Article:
How would you finish that sentence? Perhaps, like the late Janis Joplin, you’d say it’s “just another word for nothin’ left to lose.” Or if you were me, about a year ago, you’d quote Nina Simone and say freedom is “No fear!”
But now I think freedom is something else entirely.
Prison Window – © Robert Gober
What freedom isn’t
The source of much of my personal development lately is Pema Chödrön. This time, it’s from Living Beautifully with Uncertainty and Change.
“The cause of our suffering is…our resistance to the fundamental uncertainty of our situation. Our discomfort arises from all of our efforts to put ground under our feet, to realize our dream of constant okayness. When we resist change, it’s called suffering. But when we can completely let go and not struggle against it, when we can embrace the groundlessness of our situation and relax into its dynamic quality, that’s called enlightenment, or awakening to our true nature, to our fundamental goodness. Another word for this is freedom.”
In short, freedom isn’t denying that we have fears and desires and hopes. That would be denying our very humanity. Freedom is allowing yourself to feel all those things and then let them go.
The only way out is through
I spent a long time trying to shut out fear or distracting myself from it. After 51 years of that not working, I’m ready for a new strategy.
Pema Chödrön provides one. She cites the brain scientist Jill Bolte Taylor when she says that the emotion itself isn’t the problem. It’s our reaction to it; the story line in our heads.
“An emotion like anger [or fear] that’s an automatic response lasts just ninety seconds from the moment it’s triggered until it runs its course. One and a half minutes, that’s all. When it lasts any longer, which it usually does, it’s because we’ve chosen to rekindle it.”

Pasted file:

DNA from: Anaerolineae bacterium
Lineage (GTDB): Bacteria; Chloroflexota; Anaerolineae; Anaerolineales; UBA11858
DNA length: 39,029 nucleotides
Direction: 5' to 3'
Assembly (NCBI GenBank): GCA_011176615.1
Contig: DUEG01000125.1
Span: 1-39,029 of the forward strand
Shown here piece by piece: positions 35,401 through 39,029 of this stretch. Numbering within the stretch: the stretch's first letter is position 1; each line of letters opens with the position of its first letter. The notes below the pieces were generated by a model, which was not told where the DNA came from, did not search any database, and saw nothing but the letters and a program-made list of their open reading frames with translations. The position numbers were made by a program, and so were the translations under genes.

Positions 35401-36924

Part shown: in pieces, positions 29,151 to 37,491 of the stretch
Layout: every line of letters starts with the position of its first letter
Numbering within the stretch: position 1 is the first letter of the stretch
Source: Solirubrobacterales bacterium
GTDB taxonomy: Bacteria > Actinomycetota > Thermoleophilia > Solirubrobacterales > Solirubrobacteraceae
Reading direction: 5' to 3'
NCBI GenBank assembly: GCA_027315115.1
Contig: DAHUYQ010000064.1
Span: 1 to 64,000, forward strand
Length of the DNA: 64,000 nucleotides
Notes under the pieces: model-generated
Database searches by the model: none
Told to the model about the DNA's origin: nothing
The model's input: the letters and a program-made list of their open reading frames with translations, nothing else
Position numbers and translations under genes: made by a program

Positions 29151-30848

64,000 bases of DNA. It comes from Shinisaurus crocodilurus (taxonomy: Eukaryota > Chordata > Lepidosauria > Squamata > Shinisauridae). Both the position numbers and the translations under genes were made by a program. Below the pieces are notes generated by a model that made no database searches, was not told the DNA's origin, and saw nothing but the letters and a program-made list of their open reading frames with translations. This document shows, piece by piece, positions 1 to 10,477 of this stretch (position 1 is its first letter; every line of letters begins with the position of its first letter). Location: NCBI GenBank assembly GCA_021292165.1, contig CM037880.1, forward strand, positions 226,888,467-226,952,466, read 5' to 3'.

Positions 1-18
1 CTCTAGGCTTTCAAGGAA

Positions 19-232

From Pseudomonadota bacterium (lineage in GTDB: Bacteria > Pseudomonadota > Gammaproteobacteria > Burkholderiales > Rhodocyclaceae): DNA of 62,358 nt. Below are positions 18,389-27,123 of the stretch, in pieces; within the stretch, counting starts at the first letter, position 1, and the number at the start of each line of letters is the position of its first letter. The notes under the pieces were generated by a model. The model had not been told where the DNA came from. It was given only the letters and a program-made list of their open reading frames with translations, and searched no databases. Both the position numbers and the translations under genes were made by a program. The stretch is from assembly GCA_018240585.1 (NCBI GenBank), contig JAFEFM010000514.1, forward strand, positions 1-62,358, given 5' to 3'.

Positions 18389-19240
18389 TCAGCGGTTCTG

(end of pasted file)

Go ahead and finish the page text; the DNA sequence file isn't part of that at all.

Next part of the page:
Instead of fighting it, work with it. “The only way out is through,” she said, and she suggests this simple exercise:
“Acknowledge the feeling, give it your full, compassionate, even welcoming attention, and even if it’s only for a few seconds, drop the story line about the feeling. This allows you to have direct experience of it, free of interpretation. Don’t fuel it with concepts or opinions about whether it’s good or bad. Just be present with the situation. Where is it located in your body? Does it remain the same for very long? Does it shift and change?”
By the time you’ve worked with the emotion in this way, the ninety seconds have passed and you feel and think differently. No drama or rekindling. You acknowledge what is and move on. No big deal.
A personal example
She advises starting with something not too terrifying, so I started with an email.
I’ve been working on something important to me and was waiting on feedback. When I woke up, I was already anticipating a message related to the project and could feel a low-level anxiety. When I saw the email, I quickly scanned it, fixated on some less-than-glowing comments, and experienced a mild panic.
Instead of denial or distraction – telling myself “it doesn’t matter” or distracting myself with another task – I remembered the exercise.
I acknowledged the fear I was feeling. I noticed my heart pounding and the knot in my stomach. I let myself feel it without thinking. I took a few deep, slow breaths. After a minute or two, I calmed down, reread the note, and got to work.
No big deal.
What’s on the other side
That may seem like a trivial example, but I found it striking that my body and brain couldn’t tell the difference between an email and being attacked by a bear. The immediate reaction is the same heart-pounding desire to flee.
In the book, she quotes a poem that describes what you’ll discover when you can stop struggling against uncertainty.
This world – absolutely pure.
As is. Behind the fear,
Vulnerability. Behind that,
Sadness, then compassion
And behind that the vast sky.
What does freedom mean to you? If you don’t feel free already, try the 90-second exercise. Freedom might be closer than you think.